Minor roads in a dangerous state

MORE than a third of Slovakia's class II and class III roads are in poor or dangerous condition, according to a recent report from the Slovak Roads Administration.
Regional road administrators say the situation is set to worsen, as most of the road investment is currently channelled into the construction of Slovakia's northern motorway linking Bratislava and Košice, leaving scant resources for road repairs in the regions.
The worst situation is in the eastern Prešov region, where 34.7 percent of the roads are in a dangerous state, says the report.

MORE than a third of Slovakia's class II and class III roads are in poor or dangerous condition, according to a recent report from the Slovak Roads Administration.

Regional road administrators say the situation is set to worsen, as most of the road investment is currently channelled into the construction of Slovakia's northern motorway linking Bratislava and Košice, leaving scant resources for road repairs in the regions.

The worst situation is in the eastern Prešov region, where 34.7 percent of the roads are in a dangerous state, says the report.

"The state has not been able to manage regular road maintenance. The road surfaces should be renewed within 10 to 15 years, but we have stretches where new surfaces have not been laid for more than 20 years," Pavel Olejár, the head of the Prešov region's transport section told the daily Pravda.

The cold winter has eaten even further into repair budgets, because municipalities have had to spend money on snow clearing and gritting operations. Now that the spring is here and repairs can be made, local administrations no longer have enough in their coffers for any but the most urgent cases, say representatives of the Žilina regional government.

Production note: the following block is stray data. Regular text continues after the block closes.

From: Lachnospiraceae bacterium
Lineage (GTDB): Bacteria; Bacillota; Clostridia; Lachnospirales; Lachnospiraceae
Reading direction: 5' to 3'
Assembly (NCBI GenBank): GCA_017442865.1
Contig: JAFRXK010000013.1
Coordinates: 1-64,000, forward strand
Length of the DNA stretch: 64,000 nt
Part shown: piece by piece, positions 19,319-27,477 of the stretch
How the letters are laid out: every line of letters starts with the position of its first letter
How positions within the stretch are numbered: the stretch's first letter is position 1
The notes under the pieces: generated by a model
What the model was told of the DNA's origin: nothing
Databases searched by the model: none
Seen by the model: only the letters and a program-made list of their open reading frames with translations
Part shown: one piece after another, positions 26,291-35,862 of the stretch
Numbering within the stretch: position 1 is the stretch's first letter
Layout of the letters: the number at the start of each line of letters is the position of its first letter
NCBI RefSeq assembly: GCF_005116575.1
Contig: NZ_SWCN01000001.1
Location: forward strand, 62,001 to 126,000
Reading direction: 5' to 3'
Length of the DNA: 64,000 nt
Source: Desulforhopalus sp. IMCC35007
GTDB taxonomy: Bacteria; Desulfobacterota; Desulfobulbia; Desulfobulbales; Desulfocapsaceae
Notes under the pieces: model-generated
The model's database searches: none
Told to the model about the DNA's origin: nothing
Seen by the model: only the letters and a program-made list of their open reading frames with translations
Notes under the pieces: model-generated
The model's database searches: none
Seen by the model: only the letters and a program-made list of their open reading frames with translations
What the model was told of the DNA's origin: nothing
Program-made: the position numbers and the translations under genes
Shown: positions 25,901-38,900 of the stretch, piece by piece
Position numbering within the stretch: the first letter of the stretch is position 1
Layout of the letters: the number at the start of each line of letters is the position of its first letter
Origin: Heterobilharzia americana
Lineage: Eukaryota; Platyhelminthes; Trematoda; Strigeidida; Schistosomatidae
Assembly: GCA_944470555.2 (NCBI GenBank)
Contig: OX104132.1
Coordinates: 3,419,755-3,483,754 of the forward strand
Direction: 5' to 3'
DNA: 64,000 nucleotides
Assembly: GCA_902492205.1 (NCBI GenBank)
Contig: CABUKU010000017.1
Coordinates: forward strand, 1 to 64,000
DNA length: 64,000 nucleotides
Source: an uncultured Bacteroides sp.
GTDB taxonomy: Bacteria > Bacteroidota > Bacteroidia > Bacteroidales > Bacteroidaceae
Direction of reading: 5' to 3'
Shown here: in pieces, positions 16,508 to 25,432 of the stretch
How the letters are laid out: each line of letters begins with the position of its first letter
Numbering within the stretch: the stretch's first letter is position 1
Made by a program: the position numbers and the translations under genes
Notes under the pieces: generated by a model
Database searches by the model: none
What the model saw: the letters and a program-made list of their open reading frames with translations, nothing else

The cost of new road surfaces is in the region of Sk80 to Sk280 (€1.95 to €6.80) per square metre depending on the level of repairs needed.

"The problem is that each year about Sk500 million (€12.2 million) less is invested in [road repairs] than is necessary," said Ferdinand Lesňák from the Slovak Roads Administration.

In contrast to the Sk600 million (€14.6 million) invested in class II and class III road repairs last year, the government invested Sk8.4 billion (€205 million) in the construction of new motorways.

However, at the same time as the new motorways are being built, smaller roads around the country are deteriorating.

Last year's flooding in some areas also contributed to road deterioration. The daily Nový čas described the condition of the roads in Devín near Bratislava, which suffered severe flooding, as being worse than after the second world war, with potholes and cracks littering the roads.

Some money for the reconstruction of the damaged roads was forthcoming after the floods, but the work remains incomplete. The mayor of Devín, Jozef Paczelt, complained that there were no funds coming from the Bratislava administration to finish the restoration.

"Unfortunately, the municipality doesn't want to give us the money. The city fathers appear to be unconscious of how soon drivers will damage even the partially reconstructed segments of the road," he said.

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